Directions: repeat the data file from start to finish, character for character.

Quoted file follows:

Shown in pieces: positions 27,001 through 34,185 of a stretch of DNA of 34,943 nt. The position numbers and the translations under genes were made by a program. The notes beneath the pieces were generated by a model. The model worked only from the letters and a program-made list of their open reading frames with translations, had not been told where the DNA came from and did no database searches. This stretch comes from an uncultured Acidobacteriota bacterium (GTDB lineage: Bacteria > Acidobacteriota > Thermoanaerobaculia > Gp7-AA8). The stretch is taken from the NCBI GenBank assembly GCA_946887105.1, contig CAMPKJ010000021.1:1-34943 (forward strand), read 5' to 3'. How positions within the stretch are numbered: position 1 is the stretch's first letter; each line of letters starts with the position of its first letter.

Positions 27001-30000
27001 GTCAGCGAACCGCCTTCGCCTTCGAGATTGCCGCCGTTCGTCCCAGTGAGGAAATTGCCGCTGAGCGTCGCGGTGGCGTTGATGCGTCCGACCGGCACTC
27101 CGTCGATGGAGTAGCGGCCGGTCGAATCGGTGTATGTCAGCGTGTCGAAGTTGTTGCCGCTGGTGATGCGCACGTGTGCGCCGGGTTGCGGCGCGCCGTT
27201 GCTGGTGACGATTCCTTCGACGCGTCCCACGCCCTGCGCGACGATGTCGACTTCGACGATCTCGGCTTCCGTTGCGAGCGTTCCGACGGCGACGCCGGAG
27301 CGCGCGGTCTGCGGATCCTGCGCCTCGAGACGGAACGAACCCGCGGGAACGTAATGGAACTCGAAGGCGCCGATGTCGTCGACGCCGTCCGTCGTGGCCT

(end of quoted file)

Shown in pieces: positions 27,001 through 34,185 of a stretch of DNA of 34,943 nt. The position numbers and the translations under genes were made by a program. The notes beneath the pieces were generated by a model. The model worked only from the letters and a program-made list of their open reading frames with translations, had not been told where the DNA came from and did no database searches. This stretch comes from an uncultured Acidobacteriota bacterium (GTDB lineage: Bacteria > Acidobacteriota > Thermoanaerobaculia > Gp7-AA8). The stretch is taken from the NCBI GenBank assembly GCA_946887105.1, contig CAMPKJ010000021.1:1-34943 (forward strand), read 5' to 3'. How positions within the stretch are numbered: position 1 is the stretch's first letter; each line of letters starts with the position of its first letter.

Positions 27001-30000
27001 GTCAGCGAACCGCCTTCGCCTTCGAGATTGCCGCCGTTCGTCCCAGTGAGGAAATTGCCGCTGAGCGTCGCGGTGGCGTTGATGCGTCCGACCGGCACTC
27101 CGTCGATGGAGTAGCGGCCGGTCGAATCGGTGTATGTCAGCGTGTCGAAGTTGTTGCCGCTGGTGATGCGCACGTGTGCGCCGGGTTGCGGCGCGCCGTT
27201 GCTGGTGACGATTCCTTCGACGCGTCCCACGCCCTGCGCGACGATGTCGACTTCGACGATCTCGGCTTCCGTTGCGAGCGTTCCGACGGCGACGCCGGAG
27301 CGCGCGGTCTGCGGATCCTGCGCCTCGAGACGGAACGAACCCGCGGGAACGTAATGGAACTCGAAGGCGCCGATGTCGTCGACGCCGTCCGTCGTGGCCT